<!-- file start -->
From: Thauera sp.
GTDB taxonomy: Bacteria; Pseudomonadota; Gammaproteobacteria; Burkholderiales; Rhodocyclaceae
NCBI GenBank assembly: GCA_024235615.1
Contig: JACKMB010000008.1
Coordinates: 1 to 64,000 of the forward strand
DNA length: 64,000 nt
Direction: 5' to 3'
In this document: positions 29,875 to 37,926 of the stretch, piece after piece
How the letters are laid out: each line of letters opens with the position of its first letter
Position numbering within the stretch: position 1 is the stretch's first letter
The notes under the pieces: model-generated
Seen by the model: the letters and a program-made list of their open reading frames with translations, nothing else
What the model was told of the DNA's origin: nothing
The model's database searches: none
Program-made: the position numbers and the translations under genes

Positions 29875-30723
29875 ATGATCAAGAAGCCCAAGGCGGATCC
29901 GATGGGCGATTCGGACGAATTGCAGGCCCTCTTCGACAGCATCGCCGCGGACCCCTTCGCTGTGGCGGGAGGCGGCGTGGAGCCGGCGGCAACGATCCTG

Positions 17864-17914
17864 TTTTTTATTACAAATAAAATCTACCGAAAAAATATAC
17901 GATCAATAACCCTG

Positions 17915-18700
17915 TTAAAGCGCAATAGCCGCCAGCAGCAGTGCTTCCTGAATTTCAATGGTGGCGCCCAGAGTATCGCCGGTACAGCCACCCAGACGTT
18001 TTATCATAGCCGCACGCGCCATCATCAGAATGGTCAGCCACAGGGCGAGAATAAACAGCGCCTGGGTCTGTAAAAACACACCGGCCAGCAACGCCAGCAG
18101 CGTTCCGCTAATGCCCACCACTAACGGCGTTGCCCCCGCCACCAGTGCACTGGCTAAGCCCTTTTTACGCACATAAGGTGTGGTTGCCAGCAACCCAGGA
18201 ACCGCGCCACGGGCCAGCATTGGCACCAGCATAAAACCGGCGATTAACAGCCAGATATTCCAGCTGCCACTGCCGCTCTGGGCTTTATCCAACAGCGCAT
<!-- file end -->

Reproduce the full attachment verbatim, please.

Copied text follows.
From: Thauera sp.
GTDB taxonomy: Bacteria; Pseudomonadota; Gammaproteobacteria; Burkholderiales; Rhodocyclaceae
NCBI GenBank assembly: GCA_024235615.1
Contig: JACKMB010000008.1
Coordinates: 1 to 64,000 of the forward strand
DNA length: 64,000 nt
Direction: 5' to 3'
In this document: positions 29,875 to 37,926 of the stretch, piece after piece
How the letters are laid out: each line of letters opens with the position of its first letter
Position numbering within the stretch: position 1 is the stretch's first letter
The notes under the pieces: model-generated
Seen by the model: the letters and a program-made list of their open reading frames with translations, nothing else
What the model was told of the DNA's origin: nothing
The model's database searches: none
Program-made: the position numbers and the translations under genes

Positions 29875-30723
29875 ATGATCAAGAAGCCCAAGGCGGATCC
29901 GATGGGCGATTCGGACGAATTGCAGGCCCTCTTCGACAGCATCGCCGCGGACCCCTTCGCTGTGGCGGGAGGCGGCGTGGAGCCGGCGGCAACGATCCTG

Positions 17864-17914
17864 TTTTTTATTACAAATAAAATCTACCGAAAAAATATAC
17901 GATCAATAACCCTG

Positions 17915-18700
17915 TTAAAGCGCAATAGCCGCCAGCAGCAGTGCTTCCTGAATTTCAATGGTGGCGCCCAGAGTATCGCCGGTACAGCCACCCAGACGTT
18001 TTATCATAGCCGCACGCGCCATCATCAGAATGGTCAGCCACAGGGCGAGAATAAACAGCGCCTGGGTCTGTAAAAACACACCGGCCAGCAACGCCAGCAG
18101 CGTTCCGCTAATGCCCACCACTAACGGCGTTGCCCCCGCCACCAGTGCACTGGCTAAGCCCTTTTTACGCACATAAGGTGTGGTTGCCAGCAACCCAGGA
18201 ACCGCGCCACGGGCCAGCATTGGCACCAGCATAAAACCGGCGATTAACAGCCAGATATTCCAGCTGCCACTGCCGCTCTGGGCTTTATCCAACAGCGCAT